Fourteen years ago, I went with then President Bill Clinton to Bethlehem where he participated in the lighting of the tree in Manger Square. As we looked out from the Square we could see Jerusalem in between a green hill which was called Jabal Abul Ghnaim. The Israelis had announced plans to construct a settlement on that land, and despite Clinton's stern protests, the hill was already scarred by bulldozer tracks preparing the way for what was to come.
Today, Jabal Abul Ghnaim, formerly a part of Bethlehem, is called Har Homa, an Israeli settlement, housing over 17,000. It and several other Israeli colonies (19 in total) and a nearly 30 foot concrete wall now separate Bethlehem from Jerusalem and are strangling the little town inhibiting its growth and the ability of its residents to conduct normal commerce.
Announcements this week that Israel will build another 6,000 homes in these settlements and construct two new colonies in the area around Jerusalem have raised grave concerns in Bethlehem. These developments, when completed, will completely cut Bethlehem off, not only from the Holy City, but from the northern part of the West Bank.
This will cause irreparable damage to the Palestinian inhabitants of the land and to the future of peace. It is, one might say, a cruel and terrible way to commemorate the Christmas season. The Obama Administration has, of course, protested, calling these Israeli actions part of a "pattern of provocation". But we've seen this play out before. Israel will pocket the protests, as they have done for decades, and continue to build.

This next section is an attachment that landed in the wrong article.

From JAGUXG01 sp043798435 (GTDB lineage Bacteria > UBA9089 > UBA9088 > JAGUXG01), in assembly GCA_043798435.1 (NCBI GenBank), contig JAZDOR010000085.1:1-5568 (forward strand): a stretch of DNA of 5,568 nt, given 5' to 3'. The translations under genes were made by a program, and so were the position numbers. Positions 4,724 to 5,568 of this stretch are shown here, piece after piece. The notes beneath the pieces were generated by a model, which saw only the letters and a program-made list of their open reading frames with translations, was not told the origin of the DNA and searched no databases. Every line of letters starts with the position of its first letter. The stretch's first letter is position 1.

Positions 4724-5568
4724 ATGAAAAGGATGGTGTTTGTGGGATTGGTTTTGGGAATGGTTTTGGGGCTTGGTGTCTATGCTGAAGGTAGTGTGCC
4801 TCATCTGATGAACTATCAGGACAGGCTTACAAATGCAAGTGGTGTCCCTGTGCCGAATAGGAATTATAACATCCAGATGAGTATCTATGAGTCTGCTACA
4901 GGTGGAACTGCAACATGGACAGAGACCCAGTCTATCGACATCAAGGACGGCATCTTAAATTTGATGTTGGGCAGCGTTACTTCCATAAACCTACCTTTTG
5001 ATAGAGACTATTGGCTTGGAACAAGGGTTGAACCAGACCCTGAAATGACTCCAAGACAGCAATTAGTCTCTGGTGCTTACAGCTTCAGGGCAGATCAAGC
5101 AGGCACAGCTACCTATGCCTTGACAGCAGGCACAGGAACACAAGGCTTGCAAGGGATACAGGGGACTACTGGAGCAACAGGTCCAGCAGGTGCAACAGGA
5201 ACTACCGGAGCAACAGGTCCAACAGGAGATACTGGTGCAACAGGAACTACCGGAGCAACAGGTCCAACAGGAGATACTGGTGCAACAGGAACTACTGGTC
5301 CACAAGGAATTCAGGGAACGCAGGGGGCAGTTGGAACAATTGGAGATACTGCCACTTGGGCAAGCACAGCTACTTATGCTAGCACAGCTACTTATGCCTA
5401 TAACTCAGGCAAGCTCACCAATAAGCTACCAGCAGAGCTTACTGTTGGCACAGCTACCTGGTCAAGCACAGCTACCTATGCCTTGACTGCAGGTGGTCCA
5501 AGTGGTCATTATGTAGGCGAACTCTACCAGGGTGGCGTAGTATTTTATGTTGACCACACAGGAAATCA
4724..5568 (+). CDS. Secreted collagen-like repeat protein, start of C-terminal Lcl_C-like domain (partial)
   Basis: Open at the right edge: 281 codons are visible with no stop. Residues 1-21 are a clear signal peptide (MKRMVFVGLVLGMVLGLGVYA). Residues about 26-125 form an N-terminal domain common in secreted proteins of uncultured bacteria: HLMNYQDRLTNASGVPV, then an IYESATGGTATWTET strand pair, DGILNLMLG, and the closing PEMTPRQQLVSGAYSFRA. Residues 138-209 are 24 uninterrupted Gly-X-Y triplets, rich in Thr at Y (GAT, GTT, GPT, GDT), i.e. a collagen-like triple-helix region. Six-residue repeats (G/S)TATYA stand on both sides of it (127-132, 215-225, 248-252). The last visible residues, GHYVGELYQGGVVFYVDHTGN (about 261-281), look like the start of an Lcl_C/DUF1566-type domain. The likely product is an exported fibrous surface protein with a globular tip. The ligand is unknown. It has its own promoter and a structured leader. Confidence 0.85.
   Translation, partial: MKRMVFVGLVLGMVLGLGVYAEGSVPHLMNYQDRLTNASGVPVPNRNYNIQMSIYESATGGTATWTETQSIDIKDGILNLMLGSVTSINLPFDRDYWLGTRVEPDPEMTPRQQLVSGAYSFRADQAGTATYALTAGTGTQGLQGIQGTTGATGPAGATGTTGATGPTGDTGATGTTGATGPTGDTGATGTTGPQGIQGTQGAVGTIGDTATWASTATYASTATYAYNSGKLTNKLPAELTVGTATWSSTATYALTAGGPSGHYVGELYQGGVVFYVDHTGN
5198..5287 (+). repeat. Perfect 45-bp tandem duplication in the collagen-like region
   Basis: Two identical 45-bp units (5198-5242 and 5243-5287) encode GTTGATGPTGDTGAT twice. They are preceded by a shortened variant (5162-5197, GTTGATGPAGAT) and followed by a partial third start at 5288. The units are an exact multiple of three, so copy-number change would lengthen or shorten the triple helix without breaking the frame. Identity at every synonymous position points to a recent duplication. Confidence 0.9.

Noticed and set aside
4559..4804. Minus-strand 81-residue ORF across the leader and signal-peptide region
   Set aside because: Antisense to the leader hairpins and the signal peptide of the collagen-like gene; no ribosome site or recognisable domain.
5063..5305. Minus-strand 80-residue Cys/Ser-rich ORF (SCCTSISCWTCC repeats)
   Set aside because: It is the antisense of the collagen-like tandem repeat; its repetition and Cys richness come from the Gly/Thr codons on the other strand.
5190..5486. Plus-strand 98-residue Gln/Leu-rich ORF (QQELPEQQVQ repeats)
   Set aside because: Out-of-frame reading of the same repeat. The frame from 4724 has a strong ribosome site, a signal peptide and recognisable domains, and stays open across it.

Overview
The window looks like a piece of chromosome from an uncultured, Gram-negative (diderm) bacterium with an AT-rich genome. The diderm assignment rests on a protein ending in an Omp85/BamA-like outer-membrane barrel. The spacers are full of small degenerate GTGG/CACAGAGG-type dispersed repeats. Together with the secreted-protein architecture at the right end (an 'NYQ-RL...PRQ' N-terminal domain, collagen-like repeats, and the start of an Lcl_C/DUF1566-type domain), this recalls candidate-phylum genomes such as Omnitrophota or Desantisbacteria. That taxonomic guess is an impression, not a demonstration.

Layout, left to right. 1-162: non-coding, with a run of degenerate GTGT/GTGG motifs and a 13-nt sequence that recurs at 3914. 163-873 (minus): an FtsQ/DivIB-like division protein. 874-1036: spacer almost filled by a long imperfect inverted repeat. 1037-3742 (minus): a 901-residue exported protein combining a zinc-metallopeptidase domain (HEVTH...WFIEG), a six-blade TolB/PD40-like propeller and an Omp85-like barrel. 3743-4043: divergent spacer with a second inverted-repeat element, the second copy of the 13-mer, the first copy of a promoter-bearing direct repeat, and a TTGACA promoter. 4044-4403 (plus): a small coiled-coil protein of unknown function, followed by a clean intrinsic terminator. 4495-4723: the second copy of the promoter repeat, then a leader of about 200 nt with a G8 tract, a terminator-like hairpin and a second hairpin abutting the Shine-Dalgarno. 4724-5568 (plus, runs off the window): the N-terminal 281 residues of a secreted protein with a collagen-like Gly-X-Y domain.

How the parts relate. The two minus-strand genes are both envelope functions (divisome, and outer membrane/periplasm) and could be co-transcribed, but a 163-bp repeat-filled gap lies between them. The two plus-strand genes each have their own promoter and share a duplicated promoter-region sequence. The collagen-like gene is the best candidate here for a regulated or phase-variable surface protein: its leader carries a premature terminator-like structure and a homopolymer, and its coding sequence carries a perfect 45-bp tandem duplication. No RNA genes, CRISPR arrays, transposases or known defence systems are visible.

Unless the international protests are followed by some decisive action, by next Christmas these settlements will be completed, destroying lives and the hopes and the aspirations of so many who yearn for freedom and justice. It is a tragic irony that when we, in America, sing this Christmas of "the little town of Bethlehem", what comes to mind is not the living, breathing, suffering, and real Palestinian city, rather it is a Bethlehem that exists only in our imagination.
A few years back we conducted some polling here in the U.S. in an effort to understand what Americans understood about Bethlehem. Most, it turned out didn't know where it was. Six in ten thought it was an Israeli city, populated by Jews. Only one in seven knew it was a mixed Palestinian Christian/Muslim town.
Most Americans believed that Bethlehem should be protected by UNESCO as a World Heritage Site, but there was no public outcry when Congress cut UNESCO funds last year as punishment for the Palestinian Authority gaining membership in that world body so that they could push, over Israeli objections, for this recognition for Bethlehem.
Americans also don't know that the city is literally corralled by a huge and oppressive concrete wall or that most of its surrounding lands have been stolen and used for Jewish-only
housing projects. And they don't know that there are in Bethlehem today, hundreds of unemployed skilled craftsmen who were once world-renowned for their olive wood carvings and mother of pearl artistic creations. They have been idled by occupation, the blockade of their city, and their lack of access to export markets.
The lack of understanding in the West for the plight of Bethlehem and our silence in the face of its suffering is a metaphor for the entire Palestinian situation. In our mind's eye we can clearly see Israel and our imagined Bethlehem, but the Palestinian people of today do not exist. They remain an abstraction or simply a problem to be solved on Israel's terms.
As I have noted before, it might a good thing for all of us to resolve this Christmas to come to know the real Bethlehem and the real people of that town - Christians, who have been living there since the time of Jesus, and Muslims - the lives they live and what might be done to ease their burdens.
If we do, we might be able to join the heavenly hosts whom we are told greeted the birth of Jesus singing "peace on earth, good will to men" and help bring some of each to the people of the land of Palestine.
The author is the president of Arab American Institute. All the views and opinions expressed in the article are solely those of the author and do not reflect those of Times of Oman.